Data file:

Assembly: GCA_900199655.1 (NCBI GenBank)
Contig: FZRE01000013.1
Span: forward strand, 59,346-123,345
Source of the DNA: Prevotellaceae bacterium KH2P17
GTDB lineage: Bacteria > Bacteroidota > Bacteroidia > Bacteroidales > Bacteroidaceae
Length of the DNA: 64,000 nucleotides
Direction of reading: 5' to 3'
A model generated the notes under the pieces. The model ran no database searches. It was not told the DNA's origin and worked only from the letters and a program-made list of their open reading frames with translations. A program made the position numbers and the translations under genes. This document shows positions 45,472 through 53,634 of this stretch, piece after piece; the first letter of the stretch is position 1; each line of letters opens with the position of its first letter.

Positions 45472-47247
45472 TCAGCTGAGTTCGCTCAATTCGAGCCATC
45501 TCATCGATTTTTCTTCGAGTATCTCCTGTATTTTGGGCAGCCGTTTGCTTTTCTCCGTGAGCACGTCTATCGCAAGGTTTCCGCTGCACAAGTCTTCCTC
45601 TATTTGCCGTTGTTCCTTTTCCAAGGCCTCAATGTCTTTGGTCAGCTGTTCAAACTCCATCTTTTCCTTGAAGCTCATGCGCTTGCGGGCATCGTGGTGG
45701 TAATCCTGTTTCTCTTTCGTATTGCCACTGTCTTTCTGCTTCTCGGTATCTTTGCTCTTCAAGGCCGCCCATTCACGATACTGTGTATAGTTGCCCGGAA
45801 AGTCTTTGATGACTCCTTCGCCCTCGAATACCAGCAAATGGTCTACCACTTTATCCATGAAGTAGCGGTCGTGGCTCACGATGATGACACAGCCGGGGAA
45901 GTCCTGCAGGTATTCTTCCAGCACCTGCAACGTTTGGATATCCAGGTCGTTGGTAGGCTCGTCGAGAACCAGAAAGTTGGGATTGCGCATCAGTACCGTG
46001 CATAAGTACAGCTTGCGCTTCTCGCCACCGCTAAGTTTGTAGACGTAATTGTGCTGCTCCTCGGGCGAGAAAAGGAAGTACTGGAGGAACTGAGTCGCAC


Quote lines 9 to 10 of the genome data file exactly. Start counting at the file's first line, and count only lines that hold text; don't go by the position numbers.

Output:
Positions 45472-47247
45472 TCAGCTGAGTTCGCTCAATTCGAGCCATC